"What all this has done is to create an environment where all of a sudden there is a very receptive audience in hospital administration and among other local medical entities for discussing bioterrorism and for concrete planning," says Allan J. Morrison Jr., MD, MSc, FACP, a bioterrorism expert and health care epidemiologist for the Inova Health System in Washington, DC. "Previously, it may have been pushed off as a lesser priority given the constraints of health care in the current economy."
To guide in such preparations, the Association for Professionals in Infection Control and Epidemiology (APIC) in Washington, DC, is urging ICPs to review its disaster readiness checklist and its overall bioterrorism preparedness plan. (See "Answers to these questions will reveal facility’s readiness," in this issue.) "Everybody ought to go through it and seriously deal with all of the issues on that list," says APIC President Judith F. English, RN, MSN, CIC. "Now. The sooner the better. The list will help [ICPs] integrate what they do into the big picture. Communication will be everything."
In addition to bioterrorism preparedness, the checklist can help facilities prepare for chemical attacks and natural disasters, she says. The lead author of many of APIC’s bioterrorism plans, English is an ICP at the National Naval Medical Center in Bethesda, MD. The new emphasis on bioterrorism preparedness must include the critical component of protecting health care workers and their families, she says. Health care workers trying to treat hundreds of incoming infected patients would face a risk akin to firefighters and policemen who lost their lives trying to aid victims at the World Trade Center in New York City, she adds.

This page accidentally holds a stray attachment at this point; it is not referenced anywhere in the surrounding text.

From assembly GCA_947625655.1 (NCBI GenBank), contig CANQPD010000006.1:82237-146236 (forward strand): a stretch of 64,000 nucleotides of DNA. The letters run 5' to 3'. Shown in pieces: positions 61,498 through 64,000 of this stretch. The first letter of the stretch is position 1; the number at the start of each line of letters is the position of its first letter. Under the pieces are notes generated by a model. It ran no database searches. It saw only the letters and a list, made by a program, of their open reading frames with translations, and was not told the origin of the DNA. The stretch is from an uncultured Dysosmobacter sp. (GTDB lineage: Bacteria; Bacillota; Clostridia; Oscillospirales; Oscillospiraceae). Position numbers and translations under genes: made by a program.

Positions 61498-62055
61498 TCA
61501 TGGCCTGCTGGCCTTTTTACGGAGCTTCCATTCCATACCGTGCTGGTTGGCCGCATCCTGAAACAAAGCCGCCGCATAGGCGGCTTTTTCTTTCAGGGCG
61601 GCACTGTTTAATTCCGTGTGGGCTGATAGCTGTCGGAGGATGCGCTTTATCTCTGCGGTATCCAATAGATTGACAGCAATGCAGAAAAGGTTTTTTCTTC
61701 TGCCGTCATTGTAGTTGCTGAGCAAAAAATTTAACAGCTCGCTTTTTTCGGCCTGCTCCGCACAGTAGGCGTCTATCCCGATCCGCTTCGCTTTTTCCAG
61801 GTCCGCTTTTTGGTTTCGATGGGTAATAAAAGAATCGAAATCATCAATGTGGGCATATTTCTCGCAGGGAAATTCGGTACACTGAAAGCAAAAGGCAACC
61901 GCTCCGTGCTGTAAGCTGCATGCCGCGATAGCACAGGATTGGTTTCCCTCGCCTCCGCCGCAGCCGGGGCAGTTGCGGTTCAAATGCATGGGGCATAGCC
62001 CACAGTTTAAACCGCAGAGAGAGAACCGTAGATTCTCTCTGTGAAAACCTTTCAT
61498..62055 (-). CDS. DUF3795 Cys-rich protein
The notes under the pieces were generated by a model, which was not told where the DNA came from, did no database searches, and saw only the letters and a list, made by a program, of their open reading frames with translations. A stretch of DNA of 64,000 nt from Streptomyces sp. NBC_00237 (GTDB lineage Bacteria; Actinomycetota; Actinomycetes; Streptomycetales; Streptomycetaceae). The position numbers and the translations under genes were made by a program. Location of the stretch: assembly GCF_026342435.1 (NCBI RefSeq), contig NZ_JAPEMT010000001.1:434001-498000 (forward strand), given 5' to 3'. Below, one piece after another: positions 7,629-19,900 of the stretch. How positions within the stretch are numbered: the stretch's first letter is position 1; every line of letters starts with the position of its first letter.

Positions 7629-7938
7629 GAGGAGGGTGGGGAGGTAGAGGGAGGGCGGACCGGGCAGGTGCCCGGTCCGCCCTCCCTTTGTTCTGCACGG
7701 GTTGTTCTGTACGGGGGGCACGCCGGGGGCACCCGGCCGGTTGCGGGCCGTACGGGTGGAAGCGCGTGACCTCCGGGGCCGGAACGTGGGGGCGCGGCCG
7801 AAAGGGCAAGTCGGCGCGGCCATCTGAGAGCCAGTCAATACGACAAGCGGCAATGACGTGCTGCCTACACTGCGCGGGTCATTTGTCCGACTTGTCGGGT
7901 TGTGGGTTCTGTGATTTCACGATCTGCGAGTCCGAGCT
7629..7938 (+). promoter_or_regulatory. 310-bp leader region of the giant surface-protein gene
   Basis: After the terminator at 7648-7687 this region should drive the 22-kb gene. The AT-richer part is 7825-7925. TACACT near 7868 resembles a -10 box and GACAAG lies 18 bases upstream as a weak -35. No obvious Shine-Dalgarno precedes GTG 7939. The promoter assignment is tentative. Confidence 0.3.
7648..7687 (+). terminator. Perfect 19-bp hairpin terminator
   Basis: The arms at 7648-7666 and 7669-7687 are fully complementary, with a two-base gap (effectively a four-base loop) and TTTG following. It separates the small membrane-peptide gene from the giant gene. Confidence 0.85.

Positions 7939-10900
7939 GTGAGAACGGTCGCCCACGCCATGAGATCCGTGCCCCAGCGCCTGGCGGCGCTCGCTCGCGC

"They were just as victimized as the people in the buildings at that point," she says. "Health care providers need to be given assurances that they and their loved ones will be given appropriate antibiotics and preventive prophylaxis and therapy so they will show up for work. That is a very serious concern." Asked about the anthrax cases, English somberly reminded that one man already has died, calling the situation "a tragedy."
For those who witnessed the recent carnage, bioterror threats can scarcely approach the horror they already have experienced. Peggy Fracaro, RN, MA, CIC, infection control director at Columbia Presbyterian Hospital in New York City, saw the second of the Twin Towers collapse while standing outside her facility with stunned co-workers. (See "ICP eyewitness to day of infamy," in this issue.) "I’m on 168th Street and Broadway, with a full view of downtown," she tells Hospital Infection Control. "What you see on television does not reflect the true devastation. You don’t get that dimension of destruction."